MFHA: Ditching diversity in a down economy invites disastrous public relations

MFHA: Ditching diversity in a down economy invites disastrous public relations

CHICAGO —Restaurant employers could face public relations disasters if their economically driven decisions to close stores and lay off employees are perceived as a retreat from diversity, said attendees at the recent Multicultural Foodservice & Hospitality Alliance conference here.

Operators attending the annual gathering said the best way for their peers who are facing tough staffing decisions to deflect the stigma that they are backtracking on their commitment to diversity is to concentrate more on retaining talented employees and less on short-term cost savings. —Restaurant employers could face public relations disasters if their economically driven decisions to close stores and lay off employees are perceived as a retreat from diversity, said attendees at the recent Multicultural Foodservice & Hospitality Alliance conference here.

While the keynote addresses, breakout sessions and workshops at the three-day gathering at the Fairmont Hotel generally pushed an upbeat program spotlighting successful case studies of diversity implementation—and featured the first-ever daylong job fair for college students—the state of the enfeebled economy and its effect on the role of multiculturalism in hiring policies and vendor relationships was the pressing topic on many minds. —Restaurant employers could face public relations disasters if their economically driven decisions to close stores and lay off employees are perceived as a retreat from diversity, said attendees at the recent Multicultural Foodservice & Hospitality Alliance conference here.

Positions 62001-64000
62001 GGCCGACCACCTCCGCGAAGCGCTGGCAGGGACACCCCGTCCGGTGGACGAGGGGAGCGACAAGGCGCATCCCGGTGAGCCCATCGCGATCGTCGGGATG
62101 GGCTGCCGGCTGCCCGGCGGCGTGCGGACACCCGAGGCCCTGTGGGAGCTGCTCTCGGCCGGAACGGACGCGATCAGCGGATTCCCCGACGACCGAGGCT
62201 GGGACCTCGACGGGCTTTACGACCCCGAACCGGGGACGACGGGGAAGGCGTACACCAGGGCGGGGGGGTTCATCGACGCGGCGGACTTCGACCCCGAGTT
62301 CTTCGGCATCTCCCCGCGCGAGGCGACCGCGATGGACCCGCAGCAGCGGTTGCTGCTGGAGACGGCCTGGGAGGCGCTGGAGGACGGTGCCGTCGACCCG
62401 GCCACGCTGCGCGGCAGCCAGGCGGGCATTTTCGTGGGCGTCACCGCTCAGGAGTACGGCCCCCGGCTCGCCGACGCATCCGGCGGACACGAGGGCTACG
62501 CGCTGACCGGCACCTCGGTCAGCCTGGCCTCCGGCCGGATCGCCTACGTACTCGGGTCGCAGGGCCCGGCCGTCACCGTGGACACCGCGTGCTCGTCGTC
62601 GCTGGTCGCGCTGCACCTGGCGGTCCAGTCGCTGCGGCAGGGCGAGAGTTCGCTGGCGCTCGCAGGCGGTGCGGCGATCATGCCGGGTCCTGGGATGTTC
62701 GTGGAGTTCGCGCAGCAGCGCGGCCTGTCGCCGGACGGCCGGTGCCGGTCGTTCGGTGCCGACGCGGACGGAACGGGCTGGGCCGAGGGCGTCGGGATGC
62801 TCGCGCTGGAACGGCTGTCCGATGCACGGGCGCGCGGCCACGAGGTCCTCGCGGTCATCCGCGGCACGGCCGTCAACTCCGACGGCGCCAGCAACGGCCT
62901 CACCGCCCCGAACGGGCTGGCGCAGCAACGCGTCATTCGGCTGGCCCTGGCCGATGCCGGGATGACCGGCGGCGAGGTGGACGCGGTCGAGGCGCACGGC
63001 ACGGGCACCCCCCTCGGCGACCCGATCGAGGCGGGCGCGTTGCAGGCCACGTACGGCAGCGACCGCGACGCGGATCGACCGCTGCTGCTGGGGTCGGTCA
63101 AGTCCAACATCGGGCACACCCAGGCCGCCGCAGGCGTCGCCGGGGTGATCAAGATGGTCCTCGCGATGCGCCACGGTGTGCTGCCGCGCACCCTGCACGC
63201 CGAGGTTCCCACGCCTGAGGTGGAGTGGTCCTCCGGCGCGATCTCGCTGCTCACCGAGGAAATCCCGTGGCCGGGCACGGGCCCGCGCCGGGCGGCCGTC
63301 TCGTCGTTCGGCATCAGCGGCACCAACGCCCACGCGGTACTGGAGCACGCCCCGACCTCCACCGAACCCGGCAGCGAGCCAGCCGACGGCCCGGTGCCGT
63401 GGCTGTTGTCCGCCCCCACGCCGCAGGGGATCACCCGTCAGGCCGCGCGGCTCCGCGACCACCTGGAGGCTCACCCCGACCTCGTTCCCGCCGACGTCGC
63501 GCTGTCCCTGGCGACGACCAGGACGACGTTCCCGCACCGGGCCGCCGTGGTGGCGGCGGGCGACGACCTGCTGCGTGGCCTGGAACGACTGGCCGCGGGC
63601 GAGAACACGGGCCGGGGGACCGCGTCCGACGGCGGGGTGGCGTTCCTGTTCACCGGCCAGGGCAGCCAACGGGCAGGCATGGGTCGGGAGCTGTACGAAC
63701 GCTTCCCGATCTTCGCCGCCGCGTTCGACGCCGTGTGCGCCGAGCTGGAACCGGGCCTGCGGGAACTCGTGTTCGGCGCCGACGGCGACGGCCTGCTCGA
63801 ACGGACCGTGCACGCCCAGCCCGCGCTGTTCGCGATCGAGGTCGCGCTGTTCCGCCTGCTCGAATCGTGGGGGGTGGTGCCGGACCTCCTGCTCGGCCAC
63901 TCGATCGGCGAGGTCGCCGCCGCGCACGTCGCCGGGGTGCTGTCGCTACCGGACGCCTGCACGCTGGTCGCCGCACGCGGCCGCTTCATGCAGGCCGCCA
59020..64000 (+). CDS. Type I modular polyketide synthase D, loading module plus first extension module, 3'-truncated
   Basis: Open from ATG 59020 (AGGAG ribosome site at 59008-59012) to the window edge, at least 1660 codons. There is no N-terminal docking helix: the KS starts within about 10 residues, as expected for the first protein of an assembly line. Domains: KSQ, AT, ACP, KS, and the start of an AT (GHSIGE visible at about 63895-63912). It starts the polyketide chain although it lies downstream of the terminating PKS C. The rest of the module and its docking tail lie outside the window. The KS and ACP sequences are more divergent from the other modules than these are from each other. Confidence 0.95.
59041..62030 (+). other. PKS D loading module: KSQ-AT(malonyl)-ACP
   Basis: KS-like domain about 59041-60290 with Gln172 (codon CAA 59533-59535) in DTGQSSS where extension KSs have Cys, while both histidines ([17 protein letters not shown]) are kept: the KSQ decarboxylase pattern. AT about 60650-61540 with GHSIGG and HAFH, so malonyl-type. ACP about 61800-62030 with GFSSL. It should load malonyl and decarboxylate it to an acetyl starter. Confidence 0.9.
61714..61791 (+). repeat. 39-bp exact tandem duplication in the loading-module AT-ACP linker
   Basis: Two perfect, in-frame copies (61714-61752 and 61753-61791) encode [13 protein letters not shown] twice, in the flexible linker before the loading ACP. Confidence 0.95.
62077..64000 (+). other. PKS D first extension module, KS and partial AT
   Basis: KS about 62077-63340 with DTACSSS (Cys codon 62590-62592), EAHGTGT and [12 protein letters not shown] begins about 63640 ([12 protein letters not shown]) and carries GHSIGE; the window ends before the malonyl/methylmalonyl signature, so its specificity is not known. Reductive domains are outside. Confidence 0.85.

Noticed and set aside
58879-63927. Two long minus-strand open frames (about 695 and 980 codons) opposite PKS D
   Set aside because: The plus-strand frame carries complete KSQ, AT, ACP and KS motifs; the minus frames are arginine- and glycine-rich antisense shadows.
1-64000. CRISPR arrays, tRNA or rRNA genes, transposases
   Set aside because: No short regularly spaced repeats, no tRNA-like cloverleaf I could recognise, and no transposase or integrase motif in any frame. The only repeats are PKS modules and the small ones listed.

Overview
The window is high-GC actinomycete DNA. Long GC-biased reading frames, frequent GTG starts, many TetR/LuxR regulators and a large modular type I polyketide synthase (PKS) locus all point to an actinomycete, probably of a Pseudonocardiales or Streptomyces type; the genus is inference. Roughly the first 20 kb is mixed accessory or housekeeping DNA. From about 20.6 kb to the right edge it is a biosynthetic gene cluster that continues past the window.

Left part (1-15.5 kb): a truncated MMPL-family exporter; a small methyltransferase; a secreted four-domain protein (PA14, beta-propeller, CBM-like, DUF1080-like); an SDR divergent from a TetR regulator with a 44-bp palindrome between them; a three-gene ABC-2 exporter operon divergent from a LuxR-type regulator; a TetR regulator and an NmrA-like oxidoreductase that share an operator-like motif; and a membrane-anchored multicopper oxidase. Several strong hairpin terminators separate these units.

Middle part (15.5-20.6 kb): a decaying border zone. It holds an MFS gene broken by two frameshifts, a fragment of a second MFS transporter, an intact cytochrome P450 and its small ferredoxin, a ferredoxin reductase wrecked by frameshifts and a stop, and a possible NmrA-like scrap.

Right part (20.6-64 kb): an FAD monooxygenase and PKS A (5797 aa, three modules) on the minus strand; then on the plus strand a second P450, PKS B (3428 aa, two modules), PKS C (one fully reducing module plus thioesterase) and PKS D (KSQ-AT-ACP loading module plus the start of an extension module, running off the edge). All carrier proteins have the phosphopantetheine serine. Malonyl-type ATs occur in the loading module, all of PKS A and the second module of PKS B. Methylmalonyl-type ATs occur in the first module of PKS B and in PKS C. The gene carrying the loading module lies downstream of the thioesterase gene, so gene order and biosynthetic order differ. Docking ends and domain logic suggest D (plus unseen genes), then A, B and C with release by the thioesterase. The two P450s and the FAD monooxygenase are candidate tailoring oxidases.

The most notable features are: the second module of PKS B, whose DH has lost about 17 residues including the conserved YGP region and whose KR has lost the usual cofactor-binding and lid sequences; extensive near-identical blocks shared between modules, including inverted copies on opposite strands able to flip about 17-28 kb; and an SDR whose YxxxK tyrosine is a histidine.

“We’ve come a long way in our thought processes about diversity, and the MFHA and the Restaurant Association] have worked hard to clean up the image of this industry as a bad place to work if you were a person of color or a minority,” said a human resources director for a family-dining chain who did not want to be identified. “But if we use the weak economy as an excuse and blindly sacrifice workers on our staffs for the sake of making some investors happy with a tenth of a percentage of margin growth, then we’re right back where we started from.” —Restaurant employers could face public relations disasters if their economically driven decisions to close stores and lay off employees are perceived as a retreat from diversity, said attendees at the recent Multicultural Foodservice & Hospitality Alliance conference here.

Except for the months of recession the country suffered following the Sept. 11, 2001, terrorist attacks, MFHA members have never faced a more difficult economic challenge in the 11 years since the organization’s founding, said Gerry Fernandez, MFHA president and co-founder. —Restaurant employers could face public relations disasters if their economically driven decisions to close stores and lay off employees are perceived as a retreat from diversity, said attendees at the recent Multicultural Foodservice & Hospitality Alliance conference here.

But while many troubled companies have no choice but to close stores and lay off workers in order to improve business, Fernandez implored them to be sensitive, fair and smart about it. —Restaurant employers could face public relations disasters if their economically driven decisions to close stores and lay off employees are perceived as a retreat from diversity, said attendees at the recent Multicultural Foodservice & Hospitality Alliance conference here.

“I think we are entering a new space,” Fernandez said. “We’ve never seen diversity being challenged by an economic downturn before, and it’s all the more complicated by the multiple of woe in home foreclosures, the banking crisis, gas and food increases, and consumer debt. And it’s global. —Restaurant employers could face public relations disasters if their economically driven decisions to close stores and lay off employees are perceived as a retreat from diversity, said attendees at the recent Multicultural Foodservice & Hospitality Alliance conference here.